Content marketing distributors confirm trend to visual media

Digital marketing trends for 2016 look set to continue the long-predicted shift toward visual and audio/visual media. Figures for 2015 compiled by Lionbridge for the Content Marketing Institute and eMarketer show a significant increase in the use of visually-based social media for the distribution and promotion of content.

In particular the survey indicates that the proportion of content marketers using Instagram has almost doubled from 2013 – by far the biggest proportional increase. While some of this reflects consolidation within social media the bulk of the increase, as this blog predicted some time ago, is also because of the major brands now regarding Instagram as a serious and effective channel for brand promotion alongside the growth of the network under the ownership of Facebook since 2012. Go behind the figures, however, and an even more fundamental trend is pushing these figures. Instagram has always been primarily a mobile medium. It’s no surprise then that it should grow and be seen as more important by marketers as mobile devices account for an ever larger share of internet access.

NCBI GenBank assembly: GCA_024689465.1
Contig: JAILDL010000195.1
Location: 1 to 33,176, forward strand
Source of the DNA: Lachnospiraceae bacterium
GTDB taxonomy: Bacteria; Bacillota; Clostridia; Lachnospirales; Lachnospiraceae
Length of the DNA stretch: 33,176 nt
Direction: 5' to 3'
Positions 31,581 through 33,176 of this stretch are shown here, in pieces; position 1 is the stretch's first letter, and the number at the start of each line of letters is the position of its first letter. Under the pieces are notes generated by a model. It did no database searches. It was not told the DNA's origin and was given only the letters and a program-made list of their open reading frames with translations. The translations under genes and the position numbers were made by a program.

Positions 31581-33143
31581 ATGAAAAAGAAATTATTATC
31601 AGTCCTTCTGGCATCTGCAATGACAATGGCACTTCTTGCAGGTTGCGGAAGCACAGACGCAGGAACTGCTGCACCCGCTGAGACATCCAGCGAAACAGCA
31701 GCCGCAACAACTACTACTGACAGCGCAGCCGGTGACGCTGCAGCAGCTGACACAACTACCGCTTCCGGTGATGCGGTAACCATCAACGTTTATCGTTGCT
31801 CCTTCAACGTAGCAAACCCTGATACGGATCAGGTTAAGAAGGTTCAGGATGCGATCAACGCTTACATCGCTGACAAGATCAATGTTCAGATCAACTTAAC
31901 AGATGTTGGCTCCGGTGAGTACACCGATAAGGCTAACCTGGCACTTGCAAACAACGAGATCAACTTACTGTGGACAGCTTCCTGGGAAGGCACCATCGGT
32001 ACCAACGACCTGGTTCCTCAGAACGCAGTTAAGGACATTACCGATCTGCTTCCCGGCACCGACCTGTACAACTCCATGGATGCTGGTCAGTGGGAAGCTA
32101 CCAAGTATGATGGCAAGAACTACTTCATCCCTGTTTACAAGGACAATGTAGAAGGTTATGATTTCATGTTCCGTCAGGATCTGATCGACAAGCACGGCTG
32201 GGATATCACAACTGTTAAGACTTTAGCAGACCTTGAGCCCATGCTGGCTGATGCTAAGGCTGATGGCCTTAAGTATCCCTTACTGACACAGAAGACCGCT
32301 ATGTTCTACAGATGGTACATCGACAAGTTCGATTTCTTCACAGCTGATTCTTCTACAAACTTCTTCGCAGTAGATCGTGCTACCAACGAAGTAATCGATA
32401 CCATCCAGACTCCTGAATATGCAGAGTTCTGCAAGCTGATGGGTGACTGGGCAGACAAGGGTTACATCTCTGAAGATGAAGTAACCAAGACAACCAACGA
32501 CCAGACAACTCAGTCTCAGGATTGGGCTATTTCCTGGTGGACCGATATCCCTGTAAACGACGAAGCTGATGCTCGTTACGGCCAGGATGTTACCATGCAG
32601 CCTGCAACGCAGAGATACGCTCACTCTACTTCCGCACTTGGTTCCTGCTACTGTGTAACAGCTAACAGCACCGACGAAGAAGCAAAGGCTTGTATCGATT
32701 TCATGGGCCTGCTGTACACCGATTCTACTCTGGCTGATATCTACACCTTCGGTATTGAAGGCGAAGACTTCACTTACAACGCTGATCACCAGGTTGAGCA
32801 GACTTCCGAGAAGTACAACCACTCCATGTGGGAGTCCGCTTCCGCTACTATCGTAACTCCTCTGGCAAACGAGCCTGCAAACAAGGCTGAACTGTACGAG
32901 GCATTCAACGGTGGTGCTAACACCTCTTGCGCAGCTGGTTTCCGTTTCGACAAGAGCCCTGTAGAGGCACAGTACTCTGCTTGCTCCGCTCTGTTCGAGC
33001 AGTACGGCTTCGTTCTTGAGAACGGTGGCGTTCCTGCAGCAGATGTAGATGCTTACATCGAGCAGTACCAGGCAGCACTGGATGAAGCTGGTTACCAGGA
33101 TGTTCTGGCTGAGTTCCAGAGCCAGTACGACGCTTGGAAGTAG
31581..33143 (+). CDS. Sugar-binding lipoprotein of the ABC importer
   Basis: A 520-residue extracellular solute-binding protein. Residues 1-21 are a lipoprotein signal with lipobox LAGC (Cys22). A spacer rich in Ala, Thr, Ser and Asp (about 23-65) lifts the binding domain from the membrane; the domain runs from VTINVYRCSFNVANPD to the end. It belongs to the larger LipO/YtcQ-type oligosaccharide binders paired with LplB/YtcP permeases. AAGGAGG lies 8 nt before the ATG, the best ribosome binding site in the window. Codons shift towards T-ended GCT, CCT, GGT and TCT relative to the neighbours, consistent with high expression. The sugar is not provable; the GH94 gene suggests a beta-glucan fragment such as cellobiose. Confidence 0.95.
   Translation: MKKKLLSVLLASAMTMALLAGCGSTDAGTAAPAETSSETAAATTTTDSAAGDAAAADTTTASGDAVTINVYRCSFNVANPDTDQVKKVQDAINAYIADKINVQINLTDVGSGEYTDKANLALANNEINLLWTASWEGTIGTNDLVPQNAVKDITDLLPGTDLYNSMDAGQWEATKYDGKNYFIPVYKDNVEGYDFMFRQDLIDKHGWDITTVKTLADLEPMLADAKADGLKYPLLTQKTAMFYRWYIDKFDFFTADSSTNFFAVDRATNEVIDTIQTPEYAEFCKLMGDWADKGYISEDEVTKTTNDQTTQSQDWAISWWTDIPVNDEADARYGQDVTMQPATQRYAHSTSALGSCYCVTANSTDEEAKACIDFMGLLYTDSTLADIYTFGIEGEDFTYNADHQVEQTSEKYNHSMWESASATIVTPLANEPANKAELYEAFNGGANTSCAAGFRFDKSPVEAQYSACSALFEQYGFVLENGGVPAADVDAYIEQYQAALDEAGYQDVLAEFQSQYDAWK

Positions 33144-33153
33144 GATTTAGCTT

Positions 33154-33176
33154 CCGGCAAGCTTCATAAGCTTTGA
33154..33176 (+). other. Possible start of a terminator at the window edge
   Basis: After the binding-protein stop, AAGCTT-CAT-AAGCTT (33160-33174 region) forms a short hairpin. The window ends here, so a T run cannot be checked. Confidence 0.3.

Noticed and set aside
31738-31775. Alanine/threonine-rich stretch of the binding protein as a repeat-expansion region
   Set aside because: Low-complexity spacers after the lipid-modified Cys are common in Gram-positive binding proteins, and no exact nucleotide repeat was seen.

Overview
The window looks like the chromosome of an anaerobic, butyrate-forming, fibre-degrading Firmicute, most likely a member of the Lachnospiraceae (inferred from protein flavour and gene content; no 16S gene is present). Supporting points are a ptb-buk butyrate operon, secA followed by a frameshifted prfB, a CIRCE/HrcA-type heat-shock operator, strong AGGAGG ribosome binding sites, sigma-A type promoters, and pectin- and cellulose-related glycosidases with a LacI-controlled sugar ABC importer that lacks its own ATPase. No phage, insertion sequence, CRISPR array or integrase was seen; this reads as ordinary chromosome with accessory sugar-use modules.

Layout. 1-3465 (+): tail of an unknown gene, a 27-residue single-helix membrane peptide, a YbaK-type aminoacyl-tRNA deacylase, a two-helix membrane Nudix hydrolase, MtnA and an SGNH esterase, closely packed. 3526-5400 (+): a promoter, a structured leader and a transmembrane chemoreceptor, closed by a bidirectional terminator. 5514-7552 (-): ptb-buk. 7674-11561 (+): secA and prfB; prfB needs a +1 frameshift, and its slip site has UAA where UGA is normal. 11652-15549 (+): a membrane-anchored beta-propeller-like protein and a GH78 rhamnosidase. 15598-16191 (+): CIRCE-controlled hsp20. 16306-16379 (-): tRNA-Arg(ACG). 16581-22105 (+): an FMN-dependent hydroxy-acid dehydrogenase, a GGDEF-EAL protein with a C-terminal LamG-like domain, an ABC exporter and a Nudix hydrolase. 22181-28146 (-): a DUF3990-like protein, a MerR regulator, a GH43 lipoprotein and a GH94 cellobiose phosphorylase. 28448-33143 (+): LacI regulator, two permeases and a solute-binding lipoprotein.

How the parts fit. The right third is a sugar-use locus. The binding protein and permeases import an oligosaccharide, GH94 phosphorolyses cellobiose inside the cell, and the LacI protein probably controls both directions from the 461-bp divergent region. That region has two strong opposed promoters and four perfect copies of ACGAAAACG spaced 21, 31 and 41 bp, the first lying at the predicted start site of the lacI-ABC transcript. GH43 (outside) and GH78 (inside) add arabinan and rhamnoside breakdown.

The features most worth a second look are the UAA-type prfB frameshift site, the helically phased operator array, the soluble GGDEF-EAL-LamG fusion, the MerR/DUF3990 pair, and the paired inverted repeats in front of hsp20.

The continued growth in the use of YouTube and, to a lesser extent Vimeo is in line with the desire to engage through video content. However, while more people are using video there remain serious questions about how well they are using the medium. The overwhelming majority of self-produced video content deployed on the internet remains virtually unwatchable. Webinars have the same problem. The significant growth in SlideShare – acquired by LinkedIn some time ago is hardly surprising. Sticking to the devil you know, the PowerPoint deck, offers an achievable means of distributing content with a minimal learning curve. Pinterest, where the user really needs to search and seek out content rather than have it offered on a feed, offers a more haphazard channel an one that seems altogether more difficult to measure – as marketers seem to be discovering. Pinterest seems set to remain ‘niche’.

As for the other networks, the level of use of Twitter and Facebook means there is only one way to go – and we should expect a decline at some point as marketers, still experimenting with social media refine their mix of channels. Google plus, however, continues to grow despite its change in direction, its usefulness in assisting search being central to its appeal. However Public Impact’s experience talking to businesses using social media in Newcastle upon Tyne and in Berkshire suggests that there is a long way to go before UK businesses and not for profit organisations use content marketing and social media marketing to their full potential.

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